Martin O'Neill Profile picture
May 19, 2018 26 tweets 16 min read Twitter logo Read on Twitter
On the newly-renationalized (✊😊💯👍!) East Coast rail, heading home to York after a very stimulating day at the @UKLabour #StateOfTheEconomy conference, it seemed like a good moment to reflect on this week's @TheEconomist piece on 'Corbynomics' (THREAD)…
The first thing to say is that @duncanrobinson & @econcallum are to be congratulated on a serious piece of analysis, which avoids the parade of dismal, lazy clichés that we see in so many other publications. Serious political journalism shouldn't be so rare, but it's good to see!
There's a useful analytic frame in dividing Labour's political economy thinking into fiscal policy, monetary policy, and structural reforms. And it's right to say that the third of these will actually be the most significant.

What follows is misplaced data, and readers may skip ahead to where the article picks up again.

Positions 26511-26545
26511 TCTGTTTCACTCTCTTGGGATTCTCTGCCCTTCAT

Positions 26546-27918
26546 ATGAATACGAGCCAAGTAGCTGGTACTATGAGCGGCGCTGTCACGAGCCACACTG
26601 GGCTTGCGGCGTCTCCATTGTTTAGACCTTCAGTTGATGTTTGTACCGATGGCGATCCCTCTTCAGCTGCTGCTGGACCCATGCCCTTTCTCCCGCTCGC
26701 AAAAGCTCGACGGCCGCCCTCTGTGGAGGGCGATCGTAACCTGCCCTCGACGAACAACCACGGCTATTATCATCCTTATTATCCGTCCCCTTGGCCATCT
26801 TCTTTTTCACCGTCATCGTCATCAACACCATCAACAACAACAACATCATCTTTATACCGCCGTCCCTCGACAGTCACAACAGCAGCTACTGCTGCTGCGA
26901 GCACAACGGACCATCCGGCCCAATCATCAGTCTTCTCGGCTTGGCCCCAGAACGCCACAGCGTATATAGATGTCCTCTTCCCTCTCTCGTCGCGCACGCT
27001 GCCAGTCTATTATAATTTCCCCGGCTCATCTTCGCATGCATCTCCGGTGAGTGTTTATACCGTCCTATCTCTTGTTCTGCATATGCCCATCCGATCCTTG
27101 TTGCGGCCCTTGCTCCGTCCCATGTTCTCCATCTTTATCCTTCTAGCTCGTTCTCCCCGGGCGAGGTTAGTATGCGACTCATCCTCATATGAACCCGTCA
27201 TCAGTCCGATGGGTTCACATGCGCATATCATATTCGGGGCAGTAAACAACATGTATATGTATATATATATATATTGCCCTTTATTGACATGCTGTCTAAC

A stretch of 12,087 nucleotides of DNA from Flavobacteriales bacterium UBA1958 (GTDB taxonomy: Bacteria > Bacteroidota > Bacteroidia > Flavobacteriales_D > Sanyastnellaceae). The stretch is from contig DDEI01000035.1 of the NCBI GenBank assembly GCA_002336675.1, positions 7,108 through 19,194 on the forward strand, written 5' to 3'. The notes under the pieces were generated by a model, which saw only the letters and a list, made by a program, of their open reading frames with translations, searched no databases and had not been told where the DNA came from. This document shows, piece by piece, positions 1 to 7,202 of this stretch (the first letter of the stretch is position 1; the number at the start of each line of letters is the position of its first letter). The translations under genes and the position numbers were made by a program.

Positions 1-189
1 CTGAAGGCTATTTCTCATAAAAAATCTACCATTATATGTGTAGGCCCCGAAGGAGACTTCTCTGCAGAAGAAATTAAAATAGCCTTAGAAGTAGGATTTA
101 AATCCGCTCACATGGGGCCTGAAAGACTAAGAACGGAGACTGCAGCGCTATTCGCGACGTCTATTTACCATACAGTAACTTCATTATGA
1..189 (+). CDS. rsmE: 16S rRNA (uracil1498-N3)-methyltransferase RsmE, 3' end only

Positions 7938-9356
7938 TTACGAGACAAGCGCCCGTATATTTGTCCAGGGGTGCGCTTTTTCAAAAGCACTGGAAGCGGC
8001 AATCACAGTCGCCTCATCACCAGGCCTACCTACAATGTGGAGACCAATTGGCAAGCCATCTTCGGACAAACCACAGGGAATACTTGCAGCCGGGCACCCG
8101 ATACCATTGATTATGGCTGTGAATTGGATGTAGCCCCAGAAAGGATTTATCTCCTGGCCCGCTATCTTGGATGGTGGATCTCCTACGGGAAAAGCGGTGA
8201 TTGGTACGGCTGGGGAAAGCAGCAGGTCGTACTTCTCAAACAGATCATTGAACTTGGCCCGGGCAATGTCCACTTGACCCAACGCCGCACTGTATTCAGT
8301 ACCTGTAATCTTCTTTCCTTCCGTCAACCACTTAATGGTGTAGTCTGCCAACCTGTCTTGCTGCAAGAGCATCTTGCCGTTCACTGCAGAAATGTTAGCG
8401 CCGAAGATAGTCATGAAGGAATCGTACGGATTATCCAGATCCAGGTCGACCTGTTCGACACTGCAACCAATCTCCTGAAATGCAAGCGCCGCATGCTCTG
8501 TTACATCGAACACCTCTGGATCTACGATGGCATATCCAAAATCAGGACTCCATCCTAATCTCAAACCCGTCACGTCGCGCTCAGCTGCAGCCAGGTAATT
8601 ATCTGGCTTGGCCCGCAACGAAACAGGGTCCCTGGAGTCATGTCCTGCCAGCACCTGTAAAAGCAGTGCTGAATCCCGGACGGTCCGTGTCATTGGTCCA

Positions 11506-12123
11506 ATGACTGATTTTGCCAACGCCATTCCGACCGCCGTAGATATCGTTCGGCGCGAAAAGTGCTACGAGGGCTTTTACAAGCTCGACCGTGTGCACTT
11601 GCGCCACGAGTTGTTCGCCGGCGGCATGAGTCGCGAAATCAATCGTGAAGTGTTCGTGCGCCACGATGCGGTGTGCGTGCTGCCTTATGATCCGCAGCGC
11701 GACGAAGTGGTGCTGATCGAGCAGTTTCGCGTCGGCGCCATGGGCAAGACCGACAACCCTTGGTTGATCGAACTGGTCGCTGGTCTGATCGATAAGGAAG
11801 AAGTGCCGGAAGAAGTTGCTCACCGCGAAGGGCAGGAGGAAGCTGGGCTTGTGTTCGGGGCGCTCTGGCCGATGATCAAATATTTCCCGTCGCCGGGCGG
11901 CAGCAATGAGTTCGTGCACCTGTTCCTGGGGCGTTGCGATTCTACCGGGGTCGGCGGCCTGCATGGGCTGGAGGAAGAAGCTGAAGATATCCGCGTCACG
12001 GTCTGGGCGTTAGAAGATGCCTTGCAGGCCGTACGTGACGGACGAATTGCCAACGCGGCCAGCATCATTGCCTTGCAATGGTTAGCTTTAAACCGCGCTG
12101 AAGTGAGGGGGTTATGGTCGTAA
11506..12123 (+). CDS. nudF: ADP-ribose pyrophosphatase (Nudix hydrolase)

The Economist may be right that this fact has been missed by most commentators, but if so that's odd, as this emphasis on structural reform was also there in @Ed_Miliband's ideas around 'predistribution'. So it's not all new.

(On #predistribution, see:… )
It's right to say that 'People's QE'/ MMT has dropped out of Labour's thinking, and that Labour's fiscal proposals are now being advanced within a completely orthodox monetary framework. The justifications for this self-imposed constraint may be as much political as economic.
This also presents an interesting contrast with the retreat from orthodox monetary policy that one sees from figures like @AdairTurnerUK @INETeconomics, a former @TheFCA head and @CBItweets director general, who now advocates direct monetary finance:
Labour now doesn't have a dog in this fight, but @TheEconomist hits a duff note in describing 'People's QE' as a "wacky policy", at least in the absence of an explanation of why *actually existing* QE, of which the @bankofengland has done £445bn since 2009, was any less wacky.
If a future Labour government does alter the @bankofengland MPC mandate explicitly to take into account employment levels, that would merely bring it closer into line with the US Fed, and bring a closer alignment of the theory and practice of monetary policy in action.